On Alex Hazlehurst’s London job search
Alex Hazlehurst’s anecdote isn’t everything. Neither is yours.
The New Zealand Herald published an article by a young Kiwi professional on Monday, detailing her struggles finding work in Britain. The article’s author, Alex Hazlehurst, was roundly criticised—belittled, even—on both mainstream and social media. The Herald published several pieces by responding authors.
This is all very dumb. Of course Ms Hazlehurst was mistaken to think she would walk into a job in London. But that was the whole point of her piece. She wrote to warn her compatriots of something that she learnt the hard way, and that, well… a lot of us already knew, or could have guessed.
None of this justifies the mocking that has come about on social media since. Perhaps she did feel entitled, perhaps her expectations were too high, and perhaps, unlike responding author Claire Nelson, she was misinformed. But a lot of people are wrong about a lot of things a lot of the time. We should cut some slack for this; the question is whether they realise they’re wrong when confronted with evidence. Ms Hazlehurst concluded that she “got a very large reality check” in her time in Britain. It seems like she’s learnt her lesson.
More concerning is the tendency for others to rebut her claims with their own anecdotes, as if they are somehow more canonical than Ms Hazlehurst’s. That’s the thing about anecdotes though: they’re not data. No anecdote, on its own, is any more valid than any other anecdote. People who self-righteously lecture Ms Hazlehurst about how they “worked hard” or “didn’t expect anything” have no higher claim on the expat story than her or anyone else.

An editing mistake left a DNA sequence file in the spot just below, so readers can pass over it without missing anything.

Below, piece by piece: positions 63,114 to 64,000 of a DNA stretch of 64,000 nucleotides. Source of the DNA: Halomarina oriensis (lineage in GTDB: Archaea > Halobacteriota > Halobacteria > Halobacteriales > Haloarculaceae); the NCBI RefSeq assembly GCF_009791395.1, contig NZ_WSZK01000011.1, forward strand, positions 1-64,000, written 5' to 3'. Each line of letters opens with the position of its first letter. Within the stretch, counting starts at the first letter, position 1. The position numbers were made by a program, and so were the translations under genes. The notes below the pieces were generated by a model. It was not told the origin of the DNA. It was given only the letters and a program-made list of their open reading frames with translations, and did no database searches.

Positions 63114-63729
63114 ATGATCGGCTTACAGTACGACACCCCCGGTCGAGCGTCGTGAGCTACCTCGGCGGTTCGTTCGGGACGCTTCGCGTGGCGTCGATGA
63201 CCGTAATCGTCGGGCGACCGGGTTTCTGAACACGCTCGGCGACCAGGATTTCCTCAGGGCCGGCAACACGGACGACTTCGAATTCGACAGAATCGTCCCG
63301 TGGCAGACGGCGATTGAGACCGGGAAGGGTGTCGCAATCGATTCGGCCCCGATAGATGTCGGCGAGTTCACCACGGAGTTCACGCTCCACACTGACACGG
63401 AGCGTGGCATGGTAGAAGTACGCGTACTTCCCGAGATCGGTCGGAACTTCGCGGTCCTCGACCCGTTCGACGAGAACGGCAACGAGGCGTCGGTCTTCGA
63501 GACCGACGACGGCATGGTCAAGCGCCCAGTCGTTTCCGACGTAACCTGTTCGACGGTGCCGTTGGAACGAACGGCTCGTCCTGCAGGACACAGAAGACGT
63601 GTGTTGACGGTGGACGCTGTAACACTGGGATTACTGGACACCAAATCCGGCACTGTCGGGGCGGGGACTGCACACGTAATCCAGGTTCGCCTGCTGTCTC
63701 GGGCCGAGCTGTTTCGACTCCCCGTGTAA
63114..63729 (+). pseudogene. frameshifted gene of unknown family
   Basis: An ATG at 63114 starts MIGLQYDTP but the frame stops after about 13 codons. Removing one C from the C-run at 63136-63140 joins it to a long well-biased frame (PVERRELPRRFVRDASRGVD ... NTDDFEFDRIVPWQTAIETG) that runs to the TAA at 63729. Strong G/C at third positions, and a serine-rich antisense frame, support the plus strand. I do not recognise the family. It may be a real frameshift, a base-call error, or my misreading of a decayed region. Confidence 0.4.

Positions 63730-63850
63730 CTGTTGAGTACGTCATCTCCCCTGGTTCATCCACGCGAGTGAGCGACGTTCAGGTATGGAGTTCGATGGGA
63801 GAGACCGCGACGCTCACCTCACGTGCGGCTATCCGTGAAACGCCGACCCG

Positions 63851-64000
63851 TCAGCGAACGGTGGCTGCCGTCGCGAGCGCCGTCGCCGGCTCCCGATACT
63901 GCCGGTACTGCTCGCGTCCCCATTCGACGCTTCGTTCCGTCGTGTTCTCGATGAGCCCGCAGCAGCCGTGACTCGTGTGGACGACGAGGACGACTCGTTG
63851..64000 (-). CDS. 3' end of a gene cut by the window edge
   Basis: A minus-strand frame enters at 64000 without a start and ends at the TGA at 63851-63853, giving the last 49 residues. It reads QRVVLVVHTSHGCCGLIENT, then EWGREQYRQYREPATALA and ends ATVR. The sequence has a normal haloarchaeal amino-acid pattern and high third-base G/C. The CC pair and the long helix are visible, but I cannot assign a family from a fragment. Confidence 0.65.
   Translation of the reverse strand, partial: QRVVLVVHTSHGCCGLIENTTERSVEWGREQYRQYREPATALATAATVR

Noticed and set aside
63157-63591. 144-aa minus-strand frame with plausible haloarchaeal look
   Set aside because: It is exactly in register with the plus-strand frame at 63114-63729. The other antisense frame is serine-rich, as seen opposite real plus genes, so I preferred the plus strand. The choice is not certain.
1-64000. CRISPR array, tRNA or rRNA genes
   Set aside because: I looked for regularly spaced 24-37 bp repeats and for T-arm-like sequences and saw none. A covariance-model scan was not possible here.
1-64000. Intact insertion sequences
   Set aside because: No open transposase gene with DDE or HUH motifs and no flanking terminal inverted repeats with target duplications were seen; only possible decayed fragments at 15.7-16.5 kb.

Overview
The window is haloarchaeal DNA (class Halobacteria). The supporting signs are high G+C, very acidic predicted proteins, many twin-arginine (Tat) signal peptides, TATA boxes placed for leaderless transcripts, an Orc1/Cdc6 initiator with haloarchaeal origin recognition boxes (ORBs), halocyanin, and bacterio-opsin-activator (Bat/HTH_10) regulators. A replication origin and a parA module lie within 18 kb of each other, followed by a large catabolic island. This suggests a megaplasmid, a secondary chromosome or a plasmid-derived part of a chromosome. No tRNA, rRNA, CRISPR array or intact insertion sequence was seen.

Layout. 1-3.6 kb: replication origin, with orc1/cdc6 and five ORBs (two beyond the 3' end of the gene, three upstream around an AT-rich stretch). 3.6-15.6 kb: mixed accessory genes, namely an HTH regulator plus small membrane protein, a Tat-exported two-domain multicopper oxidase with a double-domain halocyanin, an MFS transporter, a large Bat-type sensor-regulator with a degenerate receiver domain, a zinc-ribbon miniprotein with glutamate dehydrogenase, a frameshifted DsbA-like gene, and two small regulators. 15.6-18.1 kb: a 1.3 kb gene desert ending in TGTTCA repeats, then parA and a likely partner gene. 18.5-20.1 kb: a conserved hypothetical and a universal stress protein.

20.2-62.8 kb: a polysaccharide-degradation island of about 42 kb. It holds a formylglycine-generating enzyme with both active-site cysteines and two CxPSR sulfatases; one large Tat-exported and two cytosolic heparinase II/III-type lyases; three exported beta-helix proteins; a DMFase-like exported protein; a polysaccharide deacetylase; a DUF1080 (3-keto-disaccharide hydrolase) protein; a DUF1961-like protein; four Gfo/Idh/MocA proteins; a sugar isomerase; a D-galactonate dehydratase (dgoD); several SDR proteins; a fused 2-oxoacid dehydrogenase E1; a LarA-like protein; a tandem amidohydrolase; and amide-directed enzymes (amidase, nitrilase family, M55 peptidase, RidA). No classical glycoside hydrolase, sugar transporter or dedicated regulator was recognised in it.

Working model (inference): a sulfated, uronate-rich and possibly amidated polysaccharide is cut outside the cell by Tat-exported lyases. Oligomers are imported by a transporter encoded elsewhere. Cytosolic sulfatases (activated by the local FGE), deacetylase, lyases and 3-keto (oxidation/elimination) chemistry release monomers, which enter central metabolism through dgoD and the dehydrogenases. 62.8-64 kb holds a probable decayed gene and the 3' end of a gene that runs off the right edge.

Even if the plural of anecdote were data, statistics don’t apply to the individual. No two people face exactly the same circumstances; Ms Hazlehurst’s are no less unique. Some of her struggle was her own imperfections, to be sure, but anyone honestly reflecting on their career knows that luck plays a part.
That said, while anecdotes should be taken with a grain of salt, they offer us something data don’t: an insight into the experiences and thoughts of those who live them. For anyone thinking of moving to Britain, the perspectives of Mses Hazlehurst and Nelson, and Mark Hucke, are all worth reading. Those who come after them might experience parallels or something entirely different, or somewhere in between. One thing I’ve learnt since my undergraduate degree is that you can’t just statistics your way through career progression. For things other than aggregate market trends, anecdotes are often all you’ve got to work with. Many will contradict each other, but all will shed just a little more light on what you might do.
I don’t know what it’s like to move to Britain and start looking for work. I’ve never tried it. I’m generally happy to engage in critiques of empirical or moral assertions. Ms Hazlehurst’s article was neither: she was merely recounting her experience to date. Those with competing anecdotes—and those without!—would do well to keep that in mind. If you’re going to “offer” her any advice, at least be encouraging about it.